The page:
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Sandra Beale

SJ Beale HR Consult Ltd


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Blog: DWP sackings reinforce need for robust social media policy


It has just been revealed under a Freedom of Information Act request that 11 civil servants at Iain Duncan Smith’s Department for Work and Pensions have been sacked for using Twitter or Facebook, with 116 DWP employees who have faced disciplinary action for blogging and social networking offences since 2009 and been issued with a variety of warnings.

The DWP said use of Twitter, Facebook and other social media sites was “completely restricted” for most of its workers. The only employees allowed to use the sites are those who have a “genuine requirement for access”.
This news shows how important it is for organisations to have a robust social media policy in place as part of their employee handbook. By having a written policy on using social networking, an organisation can help protect itself against liability.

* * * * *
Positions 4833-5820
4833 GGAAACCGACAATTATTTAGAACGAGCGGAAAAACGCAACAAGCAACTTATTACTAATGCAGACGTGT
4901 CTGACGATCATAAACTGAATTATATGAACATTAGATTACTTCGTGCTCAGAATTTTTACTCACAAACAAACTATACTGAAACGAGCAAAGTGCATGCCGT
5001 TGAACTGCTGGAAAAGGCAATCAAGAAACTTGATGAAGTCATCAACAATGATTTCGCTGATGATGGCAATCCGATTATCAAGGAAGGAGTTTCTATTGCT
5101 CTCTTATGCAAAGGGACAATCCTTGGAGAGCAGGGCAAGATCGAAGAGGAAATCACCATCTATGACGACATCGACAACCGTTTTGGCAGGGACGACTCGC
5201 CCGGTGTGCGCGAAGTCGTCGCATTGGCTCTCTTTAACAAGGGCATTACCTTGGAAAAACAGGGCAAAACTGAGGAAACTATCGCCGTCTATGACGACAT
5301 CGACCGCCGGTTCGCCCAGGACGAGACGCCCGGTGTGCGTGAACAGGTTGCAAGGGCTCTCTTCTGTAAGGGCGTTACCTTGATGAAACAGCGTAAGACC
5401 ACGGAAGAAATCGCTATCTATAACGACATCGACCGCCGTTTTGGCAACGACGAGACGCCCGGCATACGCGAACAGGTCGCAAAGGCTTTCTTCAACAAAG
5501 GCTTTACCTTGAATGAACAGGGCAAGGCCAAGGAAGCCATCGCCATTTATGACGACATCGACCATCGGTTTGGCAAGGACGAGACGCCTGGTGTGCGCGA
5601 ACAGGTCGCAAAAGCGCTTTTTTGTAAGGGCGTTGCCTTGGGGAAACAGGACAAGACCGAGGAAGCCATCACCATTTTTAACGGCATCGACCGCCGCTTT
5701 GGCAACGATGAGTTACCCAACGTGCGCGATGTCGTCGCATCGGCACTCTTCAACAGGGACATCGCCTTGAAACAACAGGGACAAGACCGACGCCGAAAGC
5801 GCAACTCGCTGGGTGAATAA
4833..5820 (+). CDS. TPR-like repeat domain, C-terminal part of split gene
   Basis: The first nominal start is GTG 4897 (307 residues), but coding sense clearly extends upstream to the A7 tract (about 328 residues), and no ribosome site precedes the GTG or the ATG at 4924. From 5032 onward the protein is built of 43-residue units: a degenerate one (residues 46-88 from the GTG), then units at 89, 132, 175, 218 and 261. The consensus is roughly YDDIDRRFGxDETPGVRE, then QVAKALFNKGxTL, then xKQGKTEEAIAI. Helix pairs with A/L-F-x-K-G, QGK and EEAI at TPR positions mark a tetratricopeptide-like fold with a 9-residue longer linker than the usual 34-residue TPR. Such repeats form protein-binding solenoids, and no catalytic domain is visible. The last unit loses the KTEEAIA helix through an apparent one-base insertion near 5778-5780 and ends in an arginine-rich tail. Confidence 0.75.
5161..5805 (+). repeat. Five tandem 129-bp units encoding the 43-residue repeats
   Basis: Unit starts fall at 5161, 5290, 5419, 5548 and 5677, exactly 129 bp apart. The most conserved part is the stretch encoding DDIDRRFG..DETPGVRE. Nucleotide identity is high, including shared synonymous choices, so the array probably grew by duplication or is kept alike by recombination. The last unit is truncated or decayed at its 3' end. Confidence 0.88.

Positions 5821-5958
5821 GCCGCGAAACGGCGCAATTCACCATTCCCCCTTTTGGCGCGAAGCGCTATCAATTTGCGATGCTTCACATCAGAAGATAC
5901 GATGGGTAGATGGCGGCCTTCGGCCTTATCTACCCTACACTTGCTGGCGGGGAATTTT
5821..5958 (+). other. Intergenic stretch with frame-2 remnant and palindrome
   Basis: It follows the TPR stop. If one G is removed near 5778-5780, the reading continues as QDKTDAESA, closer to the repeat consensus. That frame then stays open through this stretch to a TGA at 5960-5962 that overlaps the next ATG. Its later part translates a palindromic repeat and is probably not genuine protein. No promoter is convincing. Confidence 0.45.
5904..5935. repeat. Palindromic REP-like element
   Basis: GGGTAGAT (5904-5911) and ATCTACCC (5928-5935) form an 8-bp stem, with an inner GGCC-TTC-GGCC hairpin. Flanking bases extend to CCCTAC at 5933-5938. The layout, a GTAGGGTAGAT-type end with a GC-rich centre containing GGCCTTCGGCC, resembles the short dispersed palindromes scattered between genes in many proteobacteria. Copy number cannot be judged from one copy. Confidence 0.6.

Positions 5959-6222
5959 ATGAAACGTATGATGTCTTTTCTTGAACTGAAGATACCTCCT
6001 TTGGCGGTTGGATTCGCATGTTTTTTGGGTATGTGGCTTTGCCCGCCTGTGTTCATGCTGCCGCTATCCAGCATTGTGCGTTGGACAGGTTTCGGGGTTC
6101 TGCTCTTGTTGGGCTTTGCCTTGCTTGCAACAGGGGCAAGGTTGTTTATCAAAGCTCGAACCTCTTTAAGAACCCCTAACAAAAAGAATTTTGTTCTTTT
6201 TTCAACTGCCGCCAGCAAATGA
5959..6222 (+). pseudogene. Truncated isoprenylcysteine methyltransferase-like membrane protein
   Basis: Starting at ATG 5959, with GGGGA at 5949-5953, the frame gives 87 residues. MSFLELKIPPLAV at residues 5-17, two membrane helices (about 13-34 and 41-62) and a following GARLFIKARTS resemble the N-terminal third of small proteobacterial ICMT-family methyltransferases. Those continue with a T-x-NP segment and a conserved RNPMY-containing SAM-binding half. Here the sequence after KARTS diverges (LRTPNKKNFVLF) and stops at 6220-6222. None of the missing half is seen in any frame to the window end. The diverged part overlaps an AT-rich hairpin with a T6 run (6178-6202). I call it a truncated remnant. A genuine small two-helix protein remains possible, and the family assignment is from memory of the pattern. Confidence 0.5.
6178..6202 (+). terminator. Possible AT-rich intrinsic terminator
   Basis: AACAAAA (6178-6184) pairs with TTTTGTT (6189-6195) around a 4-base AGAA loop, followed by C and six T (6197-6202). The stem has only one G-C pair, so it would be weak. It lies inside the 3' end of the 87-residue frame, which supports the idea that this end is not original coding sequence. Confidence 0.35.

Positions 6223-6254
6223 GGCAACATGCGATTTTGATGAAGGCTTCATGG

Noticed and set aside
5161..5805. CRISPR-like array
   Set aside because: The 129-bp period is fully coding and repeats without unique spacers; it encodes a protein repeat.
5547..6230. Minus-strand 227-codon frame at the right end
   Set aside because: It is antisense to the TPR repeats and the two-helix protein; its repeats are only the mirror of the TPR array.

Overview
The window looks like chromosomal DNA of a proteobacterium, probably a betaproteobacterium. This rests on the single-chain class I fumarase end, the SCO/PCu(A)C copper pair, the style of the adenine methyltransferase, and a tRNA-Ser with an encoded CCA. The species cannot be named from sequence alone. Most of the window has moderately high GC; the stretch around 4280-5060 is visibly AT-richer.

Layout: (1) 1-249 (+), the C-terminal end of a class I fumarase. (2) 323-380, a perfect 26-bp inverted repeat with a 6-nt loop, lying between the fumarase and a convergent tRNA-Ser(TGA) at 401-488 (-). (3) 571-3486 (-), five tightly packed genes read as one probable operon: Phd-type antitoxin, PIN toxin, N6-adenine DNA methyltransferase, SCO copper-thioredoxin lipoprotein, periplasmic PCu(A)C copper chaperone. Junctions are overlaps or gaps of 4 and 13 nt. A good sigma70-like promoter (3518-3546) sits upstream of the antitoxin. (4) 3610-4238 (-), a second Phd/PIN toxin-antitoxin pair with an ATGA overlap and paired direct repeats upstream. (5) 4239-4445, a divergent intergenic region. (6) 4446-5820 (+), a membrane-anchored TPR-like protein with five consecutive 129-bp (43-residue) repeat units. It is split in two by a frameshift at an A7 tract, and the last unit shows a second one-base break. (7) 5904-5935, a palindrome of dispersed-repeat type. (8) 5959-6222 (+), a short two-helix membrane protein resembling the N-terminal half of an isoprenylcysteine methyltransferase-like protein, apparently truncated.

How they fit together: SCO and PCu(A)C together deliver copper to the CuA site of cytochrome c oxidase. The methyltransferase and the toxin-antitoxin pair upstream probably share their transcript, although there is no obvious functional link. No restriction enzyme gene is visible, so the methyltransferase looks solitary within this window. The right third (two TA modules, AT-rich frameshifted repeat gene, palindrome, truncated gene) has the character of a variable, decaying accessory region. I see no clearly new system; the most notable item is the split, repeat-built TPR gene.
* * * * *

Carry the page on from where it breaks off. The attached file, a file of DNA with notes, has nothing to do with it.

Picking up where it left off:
A well-written policy can give clear guidelines to managers and employees on what is acceptable and help provide definition between private and work lives. An employer should encourage responsible use of social media if access is provided to social networking websites. 
However, employees also need to know that their employer will look at all their postings in accordance with data protection monitoring rules and should be aware of these consequences. A clear link to disciplinary policy is essential with guidance on how it will be applied. 
A policy should encourage good practice and include details on network security, acceptable behaviour on the use of internet, emails, hand-held technology, the use of privacy settings and the use of blogging, tweeting and online chat rooms.
Issues of confidentiality and a ban on representing the organisation when not permitted to do so should also be covered as well the use of company logo and branding. Guidance on the avoidance of harassing, obscene, defamatory, threatening, or other offensive content in all social networking should also be included.   
It is important to point out the requirement not to criticise or damage the organisation’s reputation in any way.
Social media is here to stay so confident businesses need to set the ground rules on behaviour. If used in a negative way social media can be an enemy, but if used in a positive manner, as it was originally designed to do, supported by a robust policy, it can be used to harness employee engagement.
By having a social media policy in place, it can provide defence at an employment tribunal and mitigate any risk for employer and employee. 
Sandra Beale is director of HR consultancy, SJ Beale HR Consult.

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Sandra Beale


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